Meshenger – P2P local network messenger – Update 2

Just a few days after the first update I figured out how to use WebRTC, which I shortly after implemented into Meshenger.

To shortly describe the way signalling is working in my app:

  1. On phone A a call to phone B is issued by tapping the contact, hence phone A already knows the destination address
  2. A sends a call request to B, which B may accept or decline. This is done through a custom JSON-based protocol designed by me
  3. In case of success A creates a Session Description, also called SDP offer, which it transmits to B, using the same protocol
  4. B creates an SDP answer which it transmits back to A, still using my JSON-based protocol
  5. Using the exchanged offer and answer a RTCPeerconnection is established, where the data is transmitted through separate DataChannels/Streams. Upon this moment, WebRTC handles all the communication
  6. Finally, the phones have a RTCPeerconnection which they use to send Audio/Video as well as service messages, e.g. when a camera is connected

 

Besides the sheer implementation of WebRTC the front/back camera can be turned on and even switched on the fly.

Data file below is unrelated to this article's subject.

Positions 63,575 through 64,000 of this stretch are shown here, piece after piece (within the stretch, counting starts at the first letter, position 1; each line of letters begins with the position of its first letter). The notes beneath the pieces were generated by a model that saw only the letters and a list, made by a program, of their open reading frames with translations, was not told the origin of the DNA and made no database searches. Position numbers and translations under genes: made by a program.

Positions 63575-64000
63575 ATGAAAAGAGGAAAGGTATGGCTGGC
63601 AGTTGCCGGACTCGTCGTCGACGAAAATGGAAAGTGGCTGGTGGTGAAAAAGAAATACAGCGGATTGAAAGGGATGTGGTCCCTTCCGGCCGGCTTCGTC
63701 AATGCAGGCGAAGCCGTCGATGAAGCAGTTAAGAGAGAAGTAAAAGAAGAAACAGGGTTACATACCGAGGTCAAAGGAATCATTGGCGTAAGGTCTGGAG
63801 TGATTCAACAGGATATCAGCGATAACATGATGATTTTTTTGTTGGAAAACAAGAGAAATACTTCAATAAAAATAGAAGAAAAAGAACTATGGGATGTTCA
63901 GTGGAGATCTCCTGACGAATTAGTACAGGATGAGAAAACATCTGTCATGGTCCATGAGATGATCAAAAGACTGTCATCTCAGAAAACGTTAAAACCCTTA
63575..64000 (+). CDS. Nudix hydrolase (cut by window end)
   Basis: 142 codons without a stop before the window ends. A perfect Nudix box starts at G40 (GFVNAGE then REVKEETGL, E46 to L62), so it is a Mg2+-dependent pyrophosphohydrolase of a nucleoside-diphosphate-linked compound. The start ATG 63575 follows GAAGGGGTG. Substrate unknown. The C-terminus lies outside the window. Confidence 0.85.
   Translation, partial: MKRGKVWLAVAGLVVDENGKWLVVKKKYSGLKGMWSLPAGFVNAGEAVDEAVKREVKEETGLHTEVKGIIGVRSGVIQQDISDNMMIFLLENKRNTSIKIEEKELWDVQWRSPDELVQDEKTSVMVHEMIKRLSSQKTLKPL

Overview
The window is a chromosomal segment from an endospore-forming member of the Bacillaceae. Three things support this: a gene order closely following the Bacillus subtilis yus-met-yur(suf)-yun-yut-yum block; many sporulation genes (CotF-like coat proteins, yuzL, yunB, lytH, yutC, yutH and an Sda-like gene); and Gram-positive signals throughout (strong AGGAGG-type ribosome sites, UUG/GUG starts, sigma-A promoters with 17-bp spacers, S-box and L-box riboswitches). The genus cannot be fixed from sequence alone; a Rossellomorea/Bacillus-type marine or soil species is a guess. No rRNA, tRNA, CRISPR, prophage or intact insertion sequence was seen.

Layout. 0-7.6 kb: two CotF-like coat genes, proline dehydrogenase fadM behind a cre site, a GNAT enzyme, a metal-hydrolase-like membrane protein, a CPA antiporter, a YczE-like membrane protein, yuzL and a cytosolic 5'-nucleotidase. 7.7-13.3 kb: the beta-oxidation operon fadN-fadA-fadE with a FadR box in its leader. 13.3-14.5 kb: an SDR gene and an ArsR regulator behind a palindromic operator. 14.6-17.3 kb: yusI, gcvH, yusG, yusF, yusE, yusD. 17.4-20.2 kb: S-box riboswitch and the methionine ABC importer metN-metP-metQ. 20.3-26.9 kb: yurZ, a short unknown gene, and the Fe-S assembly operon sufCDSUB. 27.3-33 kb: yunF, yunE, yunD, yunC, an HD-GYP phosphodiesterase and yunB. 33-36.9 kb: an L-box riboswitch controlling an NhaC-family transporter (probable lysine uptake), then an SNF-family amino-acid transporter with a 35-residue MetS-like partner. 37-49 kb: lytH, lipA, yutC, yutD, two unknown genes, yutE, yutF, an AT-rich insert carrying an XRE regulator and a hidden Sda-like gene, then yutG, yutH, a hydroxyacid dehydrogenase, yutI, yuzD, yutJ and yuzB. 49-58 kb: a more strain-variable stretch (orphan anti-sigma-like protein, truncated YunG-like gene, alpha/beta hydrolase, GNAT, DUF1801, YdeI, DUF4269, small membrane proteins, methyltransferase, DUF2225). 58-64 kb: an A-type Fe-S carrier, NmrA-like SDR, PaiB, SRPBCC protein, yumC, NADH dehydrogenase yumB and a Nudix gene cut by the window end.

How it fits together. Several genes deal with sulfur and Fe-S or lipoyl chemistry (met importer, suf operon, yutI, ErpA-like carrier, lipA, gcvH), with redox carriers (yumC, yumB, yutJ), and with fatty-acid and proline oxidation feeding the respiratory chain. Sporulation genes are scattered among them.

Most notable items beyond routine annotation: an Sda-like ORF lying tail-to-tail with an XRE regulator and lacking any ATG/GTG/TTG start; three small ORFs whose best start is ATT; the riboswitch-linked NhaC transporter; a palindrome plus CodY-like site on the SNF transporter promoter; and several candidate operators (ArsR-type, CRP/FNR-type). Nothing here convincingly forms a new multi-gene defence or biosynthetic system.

The app has undergone some graphical improvements, all buttons containing text has been replaced with Image Buttons,

many of them even show a animation depending on their effect.

 

I even tried to cover the case of the user switching a network, if the link-local address loses its reachability.

Instead of simply trying to reach the last known address, the app now examines every address the phone has

and tries to replace its own MAC address in those addresses with the MAC of the target.

This leads to a higher chance of re-finding a contact even if the phones have switched networks.

 

As you can see in the following screenshot, bidirectional video-transmission is enabled, and the buttons at the bottom now have cute icons.

 

Phone A
Phone B

 

 

 

 

 

 

 

 

 

 

 

From now on I will focus on polishing the app, cleaning the source code, finding and resolving bugs and,

last but not least, writing sufficient documentation.

I may even write a blog post somewhere, explaining how to archieve a serverless WebRTC connection,

since the documentation i have found so far was not really helpful and mainly focused on JavaScript.

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